The newly launched Flag Series presents public artworks on 68th Street, furthering the program’s commitment to engaging the New York and Latin American art communities. The inaugural flag, Amarica: Todas invertidas by Esvin Alarcón Lam—born in Guatemala in 1988—incorporates a version of each national flag from Latin America and the Caribbean washed in pink. The work’s title references to Uruguayan artist Joaquín Torres García’s iconic drawing of the Americas that situates the south at the top of the map, subverting notions of center and periphery. Alarcón Lam reunites the whole continent through a new “inversion,” and employs the color pink to highlight LGBT+ pride and activism.
Images: Amarica: Todas invertidas, on view at Americas Society's façade in Park Avenue and 68th Street.
Esvin Alarcón Lam (Guatemala, 1988) works in different media including sculpture, installation, photography, painting, video and performance. Many of his projects involve a mediated relation with history and political notions related to people's movement. His work has been exhibited at the XXI Bienal Internacional de Santa Cruz de la Sierra, Bolivia (2020); Amarica: América Invertida, at Universidad Pública de Brasília (2019); MARICAribe, Playa de Gibara, II Taller Casa Tomada, Casa de las Américas (2018), La Habana, Cuba; A LA DEFENSIVA, Bienal en Resistencia, Guatemala (2019); Ultramarino, Hidrante, Puerto Rico (2018), Osage Art Foundation, Hong Kong (2018); the Bienal de Arte Paiz, Guatemala (2016); SPACE Collection, Irvine, CA (2016); Materia Cruda, Galería de Arte de la Universidad Rafael Landívar, Guatemala (2016); Líneas de la mano, Sicardi Ayers Bacino, Houston, TX (2015); 5 Revoluciones por minuto, 9.99 Gallery, Guatemala (2015); Spatial Acts, The Americas Society, New York, NY (2015) and 5 dias: puertas abiertas, Centro Cultural de España, Guatemala (2013). The artist lives and works in Guatemala.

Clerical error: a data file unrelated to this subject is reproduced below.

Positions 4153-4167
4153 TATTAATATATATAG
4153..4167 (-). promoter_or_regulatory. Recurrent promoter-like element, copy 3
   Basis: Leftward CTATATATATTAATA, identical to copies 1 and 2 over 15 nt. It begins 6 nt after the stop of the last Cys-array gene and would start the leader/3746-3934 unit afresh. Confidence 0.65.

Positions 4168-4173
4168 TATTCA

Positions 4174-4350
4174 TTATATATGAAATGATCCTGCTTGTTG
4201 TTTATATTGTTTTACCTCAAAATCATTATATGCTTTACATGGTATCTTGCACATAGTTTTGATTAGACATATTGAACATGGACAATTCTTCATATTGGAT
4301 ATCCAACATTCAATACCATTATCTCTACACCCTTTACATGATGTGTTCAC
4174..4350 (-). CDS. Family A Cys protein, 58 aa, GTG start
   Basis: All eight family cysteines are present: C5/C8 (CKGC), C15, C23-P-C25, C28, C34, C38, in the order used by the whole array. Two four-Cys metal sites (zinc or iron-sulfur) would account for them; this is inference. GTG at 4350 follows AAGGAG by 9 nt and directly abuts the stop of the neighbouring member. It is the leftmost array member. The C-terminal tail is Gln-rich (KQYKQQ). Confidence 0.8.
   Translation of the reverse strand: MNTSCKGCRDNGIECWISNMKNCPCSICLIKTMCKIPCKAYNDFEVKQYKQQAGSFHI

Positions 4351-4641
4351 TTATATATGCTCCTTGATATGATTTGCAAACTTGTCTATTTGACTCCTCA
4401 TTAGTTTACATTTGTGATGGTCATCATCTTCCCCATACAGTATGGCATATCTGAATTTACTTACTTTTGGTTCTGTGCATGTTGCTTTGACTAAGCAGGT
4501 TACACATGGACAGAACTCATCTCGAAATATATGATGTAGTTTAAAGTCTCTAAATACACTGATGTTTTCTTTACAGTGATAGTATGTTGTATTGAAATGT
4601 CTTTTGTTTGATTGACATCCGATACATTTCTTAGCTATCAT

Installation view of Amarica: América Invertida at Universidade de Brasília, 2019. Courtesy of the artist and Henrique Faria | New York.
Heading South in my body
by Ulisses Carrilho
(Text written for the public art intervention of “Amarica: América Invertida” installed at the Universidade de Brasília in August 2019.)
If I can’t dance, it’s not my revolution